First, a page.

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Mr. Salmond: Ecosystems change. Fishing activity changes as do fishing patterns. I made the point recently during a meeting that we used to have a strong shrimp fishery in the Fladden. It is now a massive prawn fishery. That change has taken place only during the past 10 or 15 years. Not all changes are bad. Can the Minister give us a time scale on his welcome agreement to consider the idea of a grant for fuel-efficient engines, which would be a significant response to the enormous pressure of high fuel costs on the fleet? Is there a time scale, and how will he make the information available to right hon. and hon. Members?

Mr. Bradshaw: I was going to refer later to the issue of the future European fisheries fund, which was raised by my hon. Friend the Member for Hartlepool. However, as the hon. Gentleman has mentioned it, I will deal with it now. The time scale is not in our hands, as we depend on an agreement for a replacement to the financial instrument for fisheries guidance—FIFG—scheme, which runs out next year.

The House should be aware that something that concerns me about enlargement—largely, enlargement has been in the UK's strategic interest—and should concern others who care deeply about sustainable fisheries is that the process has shifted the balance of view within the EU away from the conservationist approach. Substantial pressure is being exerted by the southern European countries, in alliance with the eastern European countries, to reopen some of the issues that we managed to close in the 2002 reform, a reform which I think was welcomed by right hon. and hon. Members on both sides of the House. It phased out, for example, the iniquitous awarding of grants by some countries to build new boats, to which several hon. Members have referred.

It would be a retrograde step if we were to renege on those earlier commitments made as a result of the 2002 reform. One of the possible compromise areas is that we may be able to reach agreement with enough countries to maintain the ban on the use of grants to build new boats, while considering initiatives to improve fuel efficiency and to help the environment. That will not be in our hands. We had hoped to get an agreement on the new European fisheries fund during our presidency because we were worried that any agreement would be a step backwards from the 2002 reform, which we are not prepared to contemplate. We would rather wait until we are liberated from the presidency so that we can advance that argument more clearly.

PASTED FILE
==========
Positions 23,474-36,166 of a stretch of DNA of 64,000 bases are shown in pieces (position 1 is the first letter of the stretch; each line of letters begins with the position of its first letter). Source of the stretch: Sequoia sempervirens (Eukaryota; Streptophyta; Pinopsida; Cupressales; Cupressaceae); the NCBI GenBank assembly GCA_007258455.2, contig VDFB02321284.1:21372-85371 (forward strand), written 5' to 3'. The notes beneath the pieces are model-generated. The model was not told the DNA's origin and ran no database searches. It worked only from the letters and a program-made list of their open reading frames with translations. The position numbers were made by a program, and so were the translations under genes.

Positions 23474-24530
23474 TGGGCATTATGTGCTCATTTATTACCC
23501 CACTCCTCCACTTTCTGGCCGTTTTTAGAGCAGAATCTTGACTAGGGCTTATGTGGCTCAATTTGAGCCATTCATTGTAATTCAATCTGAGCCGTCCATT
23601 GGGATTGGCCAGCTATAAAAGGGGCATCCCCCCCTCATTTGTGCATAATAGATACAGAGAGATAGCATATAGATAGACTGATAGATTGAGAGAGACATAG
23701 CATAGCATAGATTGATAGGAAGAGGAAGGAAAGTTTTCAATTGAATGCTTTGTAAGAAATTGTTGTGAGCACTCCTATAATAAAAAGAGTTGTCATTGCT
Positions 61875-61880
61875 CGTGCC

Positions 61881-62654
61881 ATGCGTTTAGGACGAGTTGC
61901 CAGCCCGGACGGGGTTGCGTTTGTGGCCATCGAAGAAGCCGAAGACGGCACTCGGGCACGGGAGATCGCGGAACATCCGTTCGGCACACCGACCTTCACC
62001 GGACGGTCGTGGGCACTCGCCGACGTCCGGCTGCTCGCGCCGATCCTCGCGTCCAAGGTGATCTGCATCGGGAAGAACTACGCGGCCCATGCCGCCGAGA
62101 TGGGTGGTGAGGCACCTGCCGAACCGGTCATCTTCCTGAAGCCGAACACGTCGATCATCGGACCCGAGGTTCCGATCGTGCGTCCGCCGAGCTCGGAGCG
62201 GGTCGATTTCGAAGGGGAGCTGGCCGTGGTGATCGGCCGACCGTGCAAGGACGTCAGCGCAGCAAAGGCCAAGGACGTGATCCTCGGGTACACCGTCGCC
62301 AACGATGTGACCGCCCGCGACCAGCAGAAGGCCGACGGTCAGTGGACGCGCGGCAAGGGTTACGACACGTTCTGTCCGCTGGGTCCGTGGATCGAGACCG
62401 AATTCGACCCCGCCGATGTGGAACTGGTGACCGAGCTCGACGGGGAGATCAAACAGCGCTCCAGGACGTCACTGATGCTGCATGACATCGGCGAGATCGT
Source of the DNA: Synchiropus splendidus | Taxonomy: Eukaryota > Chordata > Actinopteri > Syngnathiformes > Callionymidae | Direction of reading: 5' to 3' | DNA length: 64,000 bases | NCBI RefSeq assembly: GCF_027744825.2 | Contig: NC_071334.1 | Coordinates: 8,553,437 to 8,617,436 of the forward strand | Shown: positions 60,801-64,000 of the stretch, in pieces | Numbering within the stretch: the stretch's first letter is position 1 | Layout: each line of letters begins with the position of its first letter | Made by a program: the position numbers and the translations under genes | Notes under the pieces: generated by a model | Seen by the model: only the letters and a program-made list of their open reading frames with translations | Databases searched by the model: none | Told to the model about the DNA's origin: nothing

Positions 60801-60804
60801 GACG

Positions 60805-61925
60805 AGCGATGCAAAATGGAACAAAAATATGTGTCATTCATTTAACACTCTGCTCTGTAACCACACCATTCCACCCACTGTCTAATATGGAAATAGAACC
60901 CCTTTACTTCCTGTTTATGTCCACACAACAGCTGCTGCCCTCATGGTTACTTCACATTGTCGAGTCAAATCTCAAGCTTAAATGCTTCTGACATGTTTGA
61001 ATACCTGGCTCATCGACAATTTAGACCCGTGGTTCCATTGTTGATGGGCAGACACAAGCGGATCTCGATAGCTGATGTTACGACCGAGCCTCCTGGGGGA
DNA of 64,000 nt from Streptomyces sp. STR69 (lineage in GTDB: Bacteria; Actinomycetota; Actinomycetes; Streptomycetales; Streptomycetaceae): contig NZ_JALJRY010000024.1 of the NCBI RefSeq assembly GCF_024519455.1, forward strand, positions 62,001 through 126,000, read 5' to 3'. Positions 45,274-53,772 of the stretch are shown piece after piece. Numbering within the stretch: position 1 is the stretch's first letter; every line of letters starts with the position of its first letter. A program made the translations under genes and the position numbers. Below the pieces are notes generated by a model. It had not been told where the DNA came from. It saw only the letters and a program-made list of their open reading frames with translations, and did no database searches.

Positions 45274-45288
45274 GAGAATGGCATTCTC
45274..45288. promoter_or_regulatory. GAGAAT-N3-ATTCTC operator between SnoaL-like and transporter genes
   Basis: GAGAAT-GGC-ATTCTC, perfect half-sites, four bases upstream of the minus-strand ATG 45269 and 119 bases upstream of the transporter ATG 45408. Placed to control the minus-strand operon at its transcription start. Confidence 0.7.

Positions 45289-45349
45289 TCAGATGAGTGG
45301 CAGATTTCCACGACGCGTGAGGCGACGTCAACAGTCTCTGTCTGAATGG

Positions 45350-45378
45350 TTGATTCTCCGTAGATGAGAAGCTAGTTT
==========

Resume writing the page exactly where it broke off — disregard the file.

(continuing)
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Mr. Hayes : Before the Minister moves on from white fish—he may be about to—to what does he attribute the decline of cod? Is it the record of industrial fishing and the effect that that has had on the ecosystem, is it environmental change and the changed water temperature, or is it the result of inadequate conservation measures? Have these factors affected cod stocks? Once the Minister has given us the reason, perhaps we shall be able to come up with a proper solution.

Mr. Bradshaw: One of the challenges for Governments around the world who wish to establish good and sustainable fishing policy is that there is uncertainty about the science. The overwhelming bulk of science, with the exception of a small number of mavericks, accepts that the single biggest impact on cod is over-fishing. There is no doubt about that. A role may be played by climate, and the hon. Gentleman is right that there has been a northward shift in species—it is not just cod that we are talking about—as we are now catching more exotic species off the south-west coast. However, just because climate is impacting on a species, it does not necessarily mean that one can fish it harder and solve the problem. That is not the case—proper controls are needed on over-fishing, otherwise stock will be written off.

Mr. Salmond: If over-fishing is the explanation, how, in a mixed cod and haddock fishery in the same area of the sea, can there be a record low for cod and a record biomass high for haddock? Would over-fishing not affect both species, rather than just one?

Mr. Bradshaw: The hon. Gentleman will be aware that it is not a record high any more. That was the case a year or two ago, and it was dependent on a single year class. Recruitment to such a class can make a huge difference to the biomass. I do not want to go into further technical detail, as I do not wish to detain the House much longer, and I wish to respond to many points made by hon. Members.